Advanced

This section is for developers who need a full understanding of the MH5 Framework for Mobile HTML5, because the predefined configuration is not enough for their goals. Here you will find out how to create your own pages and lay them out.

To get started quickly, refer to the API Reference to see the entire JavaScript documentation of the MH5 Framework for Mobile HTML5. Otherwise, feel free to browse through the main topics of the MH5 Framework for Mobile HTML5 below.

Figure 1. MH5 Levels

Core Level

The lowest level of the MH5 Framework for Mobile HTML5 is the core level. It contains helpers to build classes, to manipulate DOM, and other various utilities. Check out API Reference for more details.

UI Framework Level

The second level of the MH5 Framework for Mobile HTML5 is the UI Framework level. It contains basic UI controls like button, list, text input, and so on. All of them are built on top of nokia.mh5.ui.Control. More complex controls containing other controls as children are derived from nokia.mh5.ui.Container. The namespace nokia.mh5.ui provides also a possibility to lay out children inside a container. For example:

var actions = {
	control: nokia.mh5.ui.Container,
	layout: {
		type: nokia.mh5.ui.ColumnLayout
	},
	children: ["dial", "share", "route", "website"],
	dial: {
		control: nokia.mh5.ui.Button,
		text: "Call"
	},
	share: {
		control: nokia.mh5.ui.Button,
		text: "Share"
	},
	route: {
		control: nokia.mh5.ui.Button,
		text: "Route"
	},
	website: {
		control: nokia.mh5.ui.Button,
		text: "Web"
	}
};

The most complex container is called nokia.mh5.ui.Page. The best feature of this container is that it completely fills the DOM node containing the application. Check out the namespace nokia.mh5.ui for more details.

Component Framework Level

Complex elements containing a whole functional flow are called components. Check out the Components section of this documentation and the namespace nokia.mh5.components for more details.

Application Framework Level

This level makes it easier to build an application. An application in the MH5 Framework consists of pages. By defining different application layouts, you can define not only a different set of pages but also a different controller for every target platform if the application flow is different. Please note that each of these controllers must implement the switchTo function. For more details check out nokia.mh5.app.controller. You cannot access the active controller directly; therefore, you must access them via nokia.mh5.app.controller. By default, the MH5 Framework for Mobile HTML5 provides two layouts: nokia.mh5.app.phoneLayout and nokia.mh5.app.tabletLayout, as well as a default controller nokia.mh5.app.controller, which is currently the same for both layouts. The proper layout from these two will be selected automatically. Of course you can overwrite this default layout or define your own ones with a specific application flow. In the latter case, you will need to define a handler that decides at runtime which layout should be selected on the current device.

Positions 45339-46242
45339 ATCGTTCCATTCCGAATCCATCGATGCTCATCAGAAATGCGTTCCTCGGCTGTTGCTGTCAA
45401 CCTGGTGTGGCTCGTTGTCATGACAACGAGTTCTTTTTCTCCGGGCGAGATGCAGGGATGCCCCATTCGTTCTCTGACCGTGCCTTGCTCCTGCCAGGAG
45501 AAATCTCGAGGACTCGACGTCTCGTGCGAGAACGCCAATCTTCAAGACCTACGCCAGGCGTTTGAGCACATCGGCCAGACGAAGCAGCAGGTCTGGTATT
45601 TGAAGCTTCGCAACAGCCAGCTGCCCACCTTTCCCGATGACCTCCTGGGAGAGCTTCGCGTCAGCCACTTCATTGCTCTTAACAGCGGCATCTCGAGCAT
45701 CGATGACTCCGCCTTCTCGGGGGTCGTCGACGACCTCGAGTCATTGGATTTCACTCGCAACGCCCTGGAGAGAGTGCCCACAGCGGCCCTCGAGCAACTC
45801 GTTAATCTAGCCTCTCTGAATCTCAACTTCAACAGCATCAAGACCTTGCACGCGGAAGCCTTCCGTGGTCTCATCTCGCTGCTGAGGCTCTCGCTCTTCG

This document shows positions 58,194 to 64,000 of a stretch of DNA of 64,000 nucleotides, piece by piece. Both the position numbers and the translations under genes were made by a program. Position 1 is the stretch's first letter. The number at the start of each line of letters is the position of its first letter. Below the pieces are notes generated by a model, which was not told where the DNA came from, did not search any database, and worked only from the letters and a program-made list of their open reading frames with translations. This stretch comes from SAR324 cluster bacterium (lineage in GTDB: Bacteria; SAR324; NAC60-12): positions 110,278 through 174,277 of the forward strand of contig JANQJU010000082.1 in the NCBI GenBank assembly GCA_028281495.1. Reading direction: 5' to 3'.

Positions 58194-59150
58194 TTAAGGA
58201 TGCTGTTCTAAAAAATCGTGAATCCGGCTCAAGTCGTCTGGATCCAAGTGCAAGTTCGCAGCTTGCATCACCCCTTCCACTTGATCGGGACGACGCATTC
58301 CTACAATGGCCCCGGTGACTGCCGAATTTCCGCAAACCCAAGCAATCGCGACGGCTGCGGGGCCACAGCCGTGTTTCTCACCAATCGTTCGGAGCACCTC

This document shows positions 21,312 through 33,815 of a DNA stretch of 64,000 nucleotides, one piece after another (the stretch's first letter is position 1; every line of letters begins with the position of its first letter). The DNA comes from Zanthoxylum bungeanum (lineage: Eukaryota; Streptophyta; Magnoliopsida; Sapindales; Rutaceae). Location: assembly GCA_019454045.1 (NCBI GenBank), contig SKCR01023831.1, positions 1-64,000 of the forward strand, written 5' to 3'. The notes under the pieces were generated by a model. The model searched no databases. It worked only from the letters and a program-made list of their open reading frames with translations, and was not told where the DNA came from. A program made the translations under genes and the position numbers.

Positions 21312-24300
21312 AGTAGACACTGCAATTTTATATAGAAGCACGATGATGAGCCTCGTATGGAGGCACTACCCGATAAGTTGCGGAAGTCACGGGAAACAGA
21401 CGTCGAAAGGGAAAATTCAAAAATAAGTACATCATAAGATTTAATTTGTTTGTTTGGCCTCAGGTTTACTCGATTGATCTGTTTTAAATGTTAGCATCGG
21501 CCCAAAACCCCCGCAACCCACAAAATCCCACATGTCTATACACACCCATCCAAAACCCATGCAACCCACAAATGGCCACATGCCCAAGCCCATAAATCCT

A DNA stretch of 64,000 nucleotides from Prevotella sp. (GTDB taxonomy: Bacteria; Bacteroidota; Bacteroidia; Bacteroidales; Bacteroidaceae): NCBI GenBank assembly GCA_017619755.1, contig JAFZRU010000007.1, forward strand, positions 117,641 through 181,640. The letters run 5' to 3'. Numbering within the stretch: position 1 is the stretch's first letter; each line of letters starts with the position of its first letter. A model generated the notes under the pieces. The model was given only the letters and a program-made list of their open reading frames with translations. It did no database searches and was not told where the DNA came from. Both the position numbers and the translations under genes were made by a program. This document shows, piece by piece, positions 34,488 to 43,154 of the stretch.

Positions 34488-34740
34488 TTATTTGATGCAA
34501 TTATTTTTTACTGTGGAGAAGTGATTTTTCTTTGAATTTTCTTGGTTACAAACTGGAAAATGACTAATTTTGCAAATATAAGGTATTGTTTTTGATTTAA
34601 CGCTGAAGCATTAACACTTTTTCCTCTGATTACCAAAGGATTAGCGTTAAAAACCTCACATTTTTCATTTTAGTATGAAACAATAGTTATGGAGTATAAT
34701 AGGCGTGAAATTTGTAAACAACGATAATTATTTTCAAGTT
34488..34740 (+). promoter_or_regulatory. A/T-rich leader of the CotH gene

nokia.mh5.app.embed ({
	domNode: "#node",
	appId: "_peU-uCkp-j8ovkzFGNU",
	appCode: "gBoUkAMoxoqIWfxWA5DuMQ",
	layouts: ["myLayout1", "myLayout2"],
	myLayout1: {
		controller: myController1
	},
	myLayout2: {
		controller: myController2
	},
	getLayout: function () {
		if (isLayout1Better) {
			return "myLayout1";
		} else {
		return "myLayout2";
		}
	}
});

As mentioned earlier, layouts define pages (nokia.mh5.ui.Page). If you do not define an initial page, the first page from the "pages" property will be taken.

nokia.mh5.app.embed ({
	domNode: "#node",
	appId: "_peU-uCkp-j8ovkzFGNU",
	appCode: "gBoUkAMoxoqIWfxWA5DuMQ",
	layouts: ["myLayout1", "myLayout2"],
	myLayout1: {
		controller: myController1,
		pages: ["page1", "page2"],
		initialPage: "page2"
	},
	myLayout2: {
		controller: myController2,
		pages: ["page1", "page3"]
	},
	getLayout: function () {
		if (isLayout1Better) {
			return "myLayout1";
		} else {
			return "myLayout2";
		}
	}
});

Now you can define the content of every single page you have.

nokia.mh5.app.embed ({
	domNode: "#node",
	appId: "_peU-uCkp-j8ovkzFGNU",
	appCode: "gBoUkAMoxoqIWfxWA5DuMQ",
	layouts: ["myLayout"],
	myLayout: {
		//let's take the default one
		controller: nokia.mh5.app.controller,
		pages: ["page1", "page2"],
		initialPage: "page1"
		page1: {
			children: ["map", "forward"],